Tagged s. 3.2-7.3

Jaggers and the Law Society rule governing trust accounts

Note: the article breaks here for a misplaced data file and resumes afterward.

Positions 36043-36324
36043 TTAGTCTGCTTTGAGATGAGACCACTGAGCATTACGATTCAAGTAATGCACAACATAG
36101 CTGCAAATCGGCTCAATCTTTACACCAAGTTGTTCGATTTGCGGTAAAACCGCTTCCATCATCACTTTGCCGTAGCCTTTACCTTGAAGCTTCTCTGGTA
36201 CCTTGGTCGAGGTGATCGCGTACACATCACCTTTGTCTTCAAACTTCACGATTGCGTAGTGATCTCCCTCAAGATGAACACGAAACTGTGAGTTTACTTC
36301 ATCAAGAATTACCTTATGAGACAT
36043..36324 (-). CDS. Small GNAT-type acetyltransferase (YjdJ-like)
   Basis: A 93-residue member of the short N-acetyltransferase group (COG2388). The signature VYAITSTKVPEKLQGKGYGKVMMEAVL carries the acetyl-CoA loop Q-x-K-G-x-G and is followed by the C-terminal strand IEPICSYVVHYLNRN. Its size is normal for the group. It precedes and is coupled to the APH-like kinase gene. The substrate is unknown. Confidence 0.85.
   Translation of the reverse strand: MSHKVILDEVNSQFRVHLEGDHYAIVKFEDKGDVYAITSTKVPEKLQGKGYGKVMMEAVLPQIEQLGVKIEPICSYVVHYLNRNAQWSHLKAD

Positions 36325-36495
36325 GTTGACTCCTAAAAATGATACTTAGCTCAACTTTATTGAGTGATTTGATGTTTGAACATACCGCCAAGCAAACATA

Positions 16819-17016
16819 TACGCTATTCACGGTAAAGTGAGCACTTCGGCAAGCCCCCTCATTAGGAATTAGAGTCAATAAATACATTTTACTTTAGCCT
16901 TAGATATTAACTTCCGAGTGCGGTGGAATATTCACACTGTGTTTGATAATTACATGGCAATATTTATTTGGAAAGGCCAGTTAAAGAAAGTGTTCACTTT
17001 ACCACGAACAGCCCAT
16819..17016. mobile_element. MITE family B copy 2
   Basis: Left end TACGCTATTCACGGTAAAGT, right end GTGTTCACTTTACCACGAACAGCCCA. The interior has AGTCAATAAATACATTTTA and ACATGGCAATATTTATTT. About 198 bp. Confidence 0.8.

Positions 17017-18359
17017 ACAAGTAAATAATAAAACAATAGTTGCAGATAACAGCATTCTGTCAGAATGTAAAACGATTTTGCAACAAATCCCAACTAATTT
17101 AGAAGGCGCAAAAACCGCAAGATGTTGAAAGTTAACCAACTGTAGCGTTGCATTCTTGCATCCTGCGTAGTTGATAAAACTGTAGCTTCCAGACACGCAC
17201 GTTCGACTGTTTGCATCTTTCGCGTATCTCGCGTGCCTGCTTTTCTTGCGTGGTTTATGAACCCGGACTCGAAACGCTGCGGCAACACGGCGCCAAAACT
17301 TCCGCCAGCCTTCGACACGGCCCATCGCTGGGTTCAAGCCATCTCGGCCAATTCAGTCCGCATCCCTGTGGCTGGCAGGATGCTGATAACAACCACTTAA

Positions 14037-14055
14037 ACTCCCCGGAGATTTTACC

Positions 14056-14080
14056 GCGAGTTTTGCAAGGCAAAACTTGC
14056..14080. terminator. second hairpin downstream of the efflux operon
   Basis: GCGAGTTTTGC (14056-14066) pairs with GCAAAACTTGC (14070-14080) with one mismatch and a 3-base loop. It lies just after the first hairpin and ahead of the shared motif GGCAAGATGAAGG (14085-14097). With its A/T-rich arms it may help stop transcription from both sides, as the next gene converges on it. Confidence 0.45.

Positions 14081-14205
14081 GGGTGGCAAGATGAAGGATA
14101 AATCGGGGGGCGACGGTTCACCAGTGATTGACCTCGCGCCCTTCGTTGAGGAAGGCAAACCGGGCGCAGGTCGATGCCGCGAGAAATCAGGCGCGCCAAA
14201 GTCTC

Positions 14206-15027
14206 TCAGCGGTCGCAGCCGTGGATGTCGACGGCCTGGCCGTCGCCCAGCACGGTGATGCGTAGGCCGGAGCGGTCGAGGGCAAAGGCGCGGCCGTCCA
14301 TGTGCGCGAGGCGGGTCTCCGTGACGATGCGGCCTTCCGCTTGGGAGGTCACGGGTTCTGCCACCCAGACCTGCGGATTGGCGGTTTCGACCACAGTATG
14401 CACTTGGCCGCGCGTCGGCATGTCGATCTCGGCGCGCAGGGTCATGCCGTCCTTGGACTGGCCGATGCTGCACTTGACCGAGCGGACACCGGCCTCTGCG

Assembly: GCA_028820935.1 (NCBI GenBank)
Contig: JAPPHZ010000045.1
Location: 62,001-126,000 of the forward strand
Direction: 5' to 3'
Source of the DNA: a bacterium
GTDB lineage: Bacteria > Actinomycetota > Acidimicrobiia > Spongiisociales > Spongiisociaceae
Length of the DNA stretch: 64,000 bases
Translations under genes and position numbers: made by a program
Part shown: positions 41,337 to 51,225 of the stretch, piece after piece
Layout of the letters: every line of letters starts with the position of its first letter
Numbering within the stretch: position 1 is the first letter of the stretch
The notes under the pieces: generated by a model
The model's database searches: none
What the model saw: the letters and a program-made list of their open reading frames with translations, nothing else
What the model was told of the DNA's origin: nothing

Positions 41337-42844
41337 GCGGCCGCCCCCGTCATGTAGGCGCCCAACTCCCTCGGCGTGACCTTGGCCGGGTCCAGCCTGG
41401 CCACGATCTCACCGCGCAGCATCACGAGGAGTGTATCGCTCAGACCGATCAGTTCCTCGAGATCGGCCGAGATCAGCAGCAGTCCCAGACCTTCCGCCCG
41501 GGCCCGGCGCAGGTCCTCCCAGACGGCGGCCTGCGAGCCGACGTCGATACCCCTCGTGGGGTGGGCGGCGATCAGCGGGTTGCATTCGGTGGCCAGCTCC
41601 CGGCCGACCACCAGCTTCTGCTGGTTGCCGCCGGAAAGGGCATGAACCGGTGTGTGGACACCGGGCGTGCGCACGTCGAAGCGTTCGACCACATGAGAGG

Fans of Charles Dickens’ novels will know that his lawyers are practitioners of an obscure art.  In that regard, they are plot devices, agents of change in the course of principal characters’ lives.  None is more iconic than Jaggers, or Mr. Jaggers, in Great Expectations.  The trustee of a sum of money left by an anonymous benefactor to the orphaned working-class boy Pip, Jaggers is instructed to disburse funds necessary to make Pip a gentleman.  The secret identity of the benefactor, not revealed until nearly the story’s end, is the source of a significant malentendu that drives Pip’s actions and character development. No one…